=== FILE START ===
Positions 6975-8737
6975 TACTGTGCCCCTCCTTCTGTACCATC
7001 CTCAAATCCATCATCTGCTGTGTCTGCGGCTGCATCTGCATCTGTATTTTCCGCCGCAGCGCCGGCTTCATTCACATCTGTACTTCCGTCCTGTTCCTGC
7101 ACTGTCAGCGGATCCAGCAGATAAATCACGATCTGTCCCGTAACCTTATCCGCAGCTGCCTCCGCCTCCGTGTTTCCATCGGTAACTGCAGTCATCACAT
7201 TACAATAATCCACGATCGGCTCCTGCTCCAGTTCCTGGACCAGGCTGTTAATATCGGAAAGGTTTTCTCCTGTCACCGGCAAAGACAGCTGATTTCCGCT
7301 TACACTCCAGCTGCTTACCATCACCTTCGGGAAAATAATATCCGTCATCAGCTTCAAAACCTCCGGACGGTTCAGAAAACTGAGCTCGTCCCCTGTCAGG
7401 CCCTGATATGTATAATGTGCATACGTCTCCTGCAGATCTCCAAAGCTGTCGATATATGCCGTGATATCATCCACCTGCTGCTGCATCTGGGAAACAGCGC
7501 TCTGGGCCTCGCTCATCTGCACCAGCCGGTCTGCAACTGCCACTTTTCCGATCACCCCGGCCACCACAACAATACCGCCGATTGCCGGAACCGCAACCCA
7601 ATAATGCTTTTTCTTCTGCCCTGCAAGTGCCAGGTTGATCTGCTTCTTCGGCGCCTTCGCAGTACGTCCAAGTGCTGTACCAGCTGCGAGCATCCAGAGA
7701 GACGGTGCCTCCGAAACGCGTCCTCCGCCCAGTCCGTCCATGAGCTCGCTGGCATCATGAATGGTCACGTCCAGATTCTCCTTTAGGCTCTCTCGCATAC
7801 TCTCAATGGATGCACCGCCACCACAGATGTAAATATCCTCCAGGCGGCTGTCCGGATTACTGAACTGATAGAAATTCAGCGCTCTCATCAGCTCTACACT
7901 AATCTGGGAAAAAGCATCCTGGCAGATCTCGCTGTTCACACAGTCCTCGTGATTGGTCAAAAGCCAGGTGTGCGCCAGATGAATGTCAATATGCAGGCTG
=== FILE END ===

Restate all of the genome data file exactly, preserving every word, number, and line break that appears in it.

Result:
Positions 6975-8737
6975 TACTGTGCCCCTCCTTCTGTACCATC
7001 CTCAAATCCATCATCTGCTGTGTCTGCGGCTGCATCTGCATCTGTATTTTCCGCCGCAGCGCCGGCTTCATTCACATCTGTACTTCCGTCCTGTTCCTGC
7101 ACTGTCAGCGGATCCAGCAGATAAATCACGATCTGTCCCGTAACCTTATCCGCAGCTGCCTCCGCCTCCGTGTTTCCATCGGTAACTGCAGTCATCACAT
7201 TACAATAATCCACGATCGGCTCCTGCTCCAGTTCCTGGACCAGGCTGTTAATATCGGAAAGGTTTTCTCCTGTCACCGGCAAAGACAGCTGATTTCCGCT
7301 TACACTCCAGCTGCTTACCATCACCTTCGGGAAAATAATATCCGTCATCAGCTTCAAAACCTCCGGACGGTTCAGAAAACTGAGCTCGTCCCCTGTCAGG
7401 CCCTGATATGTATAATGTGCATACGTCTCCTGCAGATCTCCAAAGCTGTCGATATATGCCGTGATATCATCCACCTGCTGCTGCATCTGGGAAACAGCGC
7501 TCTGGGCCTCGCTCATCTGCACCAGCCGGTCTGCAACTGCCACTTTTCCGATCACCCCGGCCACCACAACAATACCGCCGATTGCCGGAACCGCAACCCA
7601 ATAATGCTTTTTCTTCTGCCCTGCAAGTGCCAGGTTGATCTGCTTCTTCGGCGCCTTCGCAGTACGTCCAAGTGCTGTACCAGCTGCGAGCATCCAGAGA
7701 GACGGTGCCTCCGAAACGCGTCCTCCGCCCAGTCCGTCCATGAGCTCGCTGGCATCATGAATGGTCACGTCCAGATTCTCCTTTAGGCTCTCTCGCATAC
7801 TCTCAATGGATGCACCGCCACCACAGATGTAAATATCCTCCAGGCGGCTGTCCGGATTACTGAACTGATAGAAATTCAGCGCTCTCATCAGCTCTACACT
7901 AATCTGGGAAAAAGCATCCTGGCAGATCTCGCTGTTCACACAGTCCTCGTGATTGGTCAAAAGCCAGGTGTGCGCCAGATGAATGTCAATATGCAGGCTG